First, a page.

Comparing Tokyo's Two Rapid Transit Systems
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Comparing Tokyo's Two Rapid Transit Systems

JapanÂ’s capital city of Tokyo has two separate systems in use on its subway network, the larger of the two is the privately owned Tokyo Metro or Metoro, the second network (Toei) is operated by the cityÂ’s metropolitan government. Between the two of them they hold the record as being the most heavily used of the worldÂ’s subway systemÂ’s in terms of the number of passengers carried annually.

Tokyo Metro Company Limited is a private company formed to operate the city’s extensive metro system of over 400km of routes throughout the city. It is a private company under the joint ownership of the governments of Japan and Tokyo’s metropolitan area. The present company replaced the Teito Rapid Transit Authority in 2004; the former company had been in operation since 1941 although the first lines were in use back in 1927.

In comparison the Toei subway system is operated by the Tokyo Metropolitan Bureau of Transportation, this system has run at a loss for most years it has been in operation since 1960, mostly due to the high costs of its initial construction. The first year this system operated a net profit was not until 2006 having run at a loss for the first forty six years of operating.

The two systems operate separate networks although some interchanging stations do exist to transfer from one to another. Prepaid rail passes can be used on both systems and users can freely pass through the gates by using this payment service. Holders of other tickets must purchase one ticket for the first operator then a second ticket if their journey requires them to change operators; all fares are calculated as separate journeys on each leg of the system.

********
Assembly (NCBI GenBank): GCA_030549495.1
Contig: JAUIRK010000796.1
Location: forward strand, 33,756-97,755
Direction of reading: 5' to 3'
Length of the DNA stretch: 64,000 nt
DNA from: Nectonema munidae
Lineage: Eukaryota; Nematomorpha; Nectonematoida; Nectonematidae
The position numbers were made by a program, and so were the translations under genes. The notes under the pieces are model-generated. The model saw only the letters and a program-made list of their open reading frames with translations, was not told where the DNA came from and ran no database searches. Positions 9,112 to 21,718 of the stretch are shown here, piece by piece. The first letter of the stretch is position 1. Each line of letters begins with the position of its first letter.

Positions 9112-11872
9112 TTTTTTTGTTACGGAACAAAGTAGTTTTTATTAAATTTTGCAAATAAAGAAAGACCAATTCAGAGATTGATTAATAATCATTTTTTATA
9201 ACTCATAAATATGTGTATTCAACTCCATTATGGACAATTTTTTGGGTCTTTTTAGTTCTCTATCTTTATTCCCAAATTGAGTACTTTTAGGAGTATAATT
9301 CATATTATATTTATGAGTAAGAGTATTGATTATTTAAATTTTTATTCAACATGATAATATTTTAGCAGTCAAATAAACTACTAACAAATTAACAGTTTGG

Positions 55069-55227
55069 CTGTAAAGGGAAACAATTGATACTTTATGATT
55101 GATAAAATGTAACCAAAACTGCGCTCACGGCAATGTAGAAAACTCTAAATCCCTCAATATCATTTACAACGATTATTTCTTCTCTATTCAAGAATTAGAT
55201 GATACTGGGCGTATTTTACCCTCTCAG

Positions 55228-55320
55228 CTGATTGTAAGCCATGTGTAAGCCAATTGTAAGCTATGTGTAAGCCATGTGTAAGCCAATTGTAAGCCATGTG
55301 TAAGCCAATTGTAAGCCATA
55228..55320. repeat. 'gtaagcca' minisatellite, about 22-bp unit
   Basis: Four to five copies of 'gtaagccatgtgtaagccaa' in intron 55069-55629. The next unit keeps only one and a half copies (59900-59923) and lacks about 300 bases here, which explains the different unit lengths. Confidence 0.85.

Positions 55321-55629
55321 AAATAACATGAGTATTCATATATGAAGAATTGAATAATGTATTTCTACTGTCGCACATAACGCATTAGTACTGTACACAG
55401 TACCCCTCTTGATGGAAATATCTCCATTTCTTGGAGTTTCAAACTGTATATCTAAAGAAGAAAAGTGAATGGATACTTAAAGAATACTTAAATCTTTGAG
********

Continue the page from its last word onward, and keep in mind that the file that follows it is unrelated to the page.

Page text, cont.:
The majority of stops are announced in both Japanese and English making travel between stations relatively easy for those that do not speak the local language. When purchasing tickets the machines can be used in these two languages and all signposts within the stations are similarly marked. Many signs are also written in Mandarin Chinese and Korean. For passengers not speaking any of these four languages all lines are colour coded and numbered consecutively allowing travel without understanding the language and just through the use of numbers.

Many of the major stations are also able to be used by blind or visually impaired passengers with raised strips and Braille to ease the travel for these passengers.

The systems are run to a very efficient standard with punctuality an important factor in daily operations. Most services run at five minute intervals from 5.00am until 1.00am. Tokyo’s two major airports Narita and Haneda are currently only served by the smaller Toei system although the Tokyo Metro has a 400 million Yen project to link both airports directly to Tokyo Railway Station the cost of which is expected to come from the rail operators and the two governments (national and metropolitan) involved.

The Tokyo metro had an average daily usage of 6.33 million people during 2009 and that led to an annual profit of 63.5 billion Yen during the same year. During the same period the Toei network carried 2.33 million passengers each day on average and made an annual profit of 12.2 billion Yen. The Toei system has four lines and 106 stations in use while the larger Metro has nine lines and 188 stations.

The trains on the Tokyo Metro system can become severely overcrowded particularly during the morning and evening peak periods of travel. Platform attendants or oshiya are employed during these times of peak commuter travel to push passengers and whatever they are carrying into the cars so that the doors can close. On many trains the first and last car is reserved for female passengers only during the peak travel times.

In addition to the four subway lines operated by the Toei network there are also an additional four light railways including the city’s Zoo Monorail. Toei is also tasked with running the city’s extensive bus network, essentially to fill the gaps not covered by the two rapid transit systems. It was also responsible for the operation of trolley buses that ran from 1952 until 1968, they were however very reliant upon the weather. Rain caused severe problems to the power supply that ran above the vehicles and the winter snow required the use of chains to be affixed to the tyres to allow the vehicles to grip the road surface.

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Comments (4)

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